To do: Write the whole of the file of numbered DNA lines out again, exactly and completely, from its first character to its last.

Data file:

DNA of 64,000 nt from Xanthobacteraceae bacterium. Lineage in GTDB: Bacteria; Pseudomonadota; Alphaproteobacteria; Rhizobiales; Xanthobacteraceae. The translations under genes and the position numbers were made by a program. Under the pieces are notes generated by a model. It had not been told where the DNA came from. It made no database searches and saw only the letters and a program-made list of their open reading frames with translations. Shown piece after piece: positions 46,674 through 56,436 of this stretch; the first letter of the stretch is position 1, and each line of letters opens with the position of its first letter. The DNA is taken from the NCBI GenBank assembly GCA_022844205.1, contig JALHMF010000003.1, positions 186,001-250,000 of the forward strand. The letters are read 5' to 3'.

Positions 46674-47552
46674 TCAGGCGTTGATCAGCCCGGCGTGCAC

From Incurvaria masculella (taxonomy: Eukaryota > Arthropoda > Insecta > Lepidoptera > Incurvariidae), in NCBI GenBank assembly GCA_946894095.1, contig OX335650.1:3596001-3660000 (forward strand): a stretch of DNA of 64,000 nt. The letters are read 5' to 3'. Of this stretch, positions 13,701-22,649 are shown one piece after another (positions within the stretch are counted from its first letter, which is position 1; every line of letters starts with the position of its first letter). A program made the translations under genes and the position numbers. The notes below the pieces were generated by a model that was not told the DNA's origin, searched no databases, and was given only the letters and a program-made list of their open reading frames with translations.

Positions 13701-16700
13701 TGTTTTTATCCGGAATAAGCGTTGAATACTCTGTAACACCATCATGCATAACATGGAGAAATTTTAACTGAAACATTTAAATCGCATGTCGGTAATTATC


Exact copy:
DNA of 64,000 nt from Xanthobacteraceae bacterium. Lineage in GTDB: Bacteria; Pseudomonadota; Alphaproteobacteria; Rhizobiales; Xanthobacteraceae. The translations under genes and the position numbers were made by a program. Under the pieces are notes generated by a model. It had not been told where the DNA came from. It made no database searches and saw only the letters and a program-made list of their open reading frames with translations. Shown piece after piece: positions 46,674 through 56,436 of this stretch; the first letter of the stretch is position 1, and each line of letters opens with the position of its first letter. The DNA is taken from the NCBI GenBank assembly GCA_022844205.1, contig JALHMF010000003.1, positions 186,001-250,000 of the forward strand. The letters are read 5' to 3'.

Positions 46674-47552
46674 TCAGGCGTTGATCAGCCCGGCGTGCAC

From Incurvaria masculella (taxonomy: Eukaryota > Arthropoda > Insecta > Lepidoptera > Incurvariidae), in NCBI GenBank assembly GCA_946894095.1, contig OX335650.1:3596001-3660000 (forward strand): a stretch of DNA of 64,000 nt. The letters are read 5' to 3'. Of this stretch, positions 13,701-22,649 are shown one piece after another (positions within the stretch are counted from its first letter, which is position 1; every line of letters starts with the position of its first letter). A program made the translations under genes and the position numbers. The notes below the pieces were generated by a model that was not told the DNA's origin, searched no databases, and was given only the letters and a program-made list of their open reading frames with translations.

Positions 13701-16700
13701 TGTTTTTATCCGGAATAAGCGTTGAATACTCTGTAACACCATCATGCATAACATGGAGAAATTTTAACTGAAACATTTAAATCGCATGTCGGTAATTATC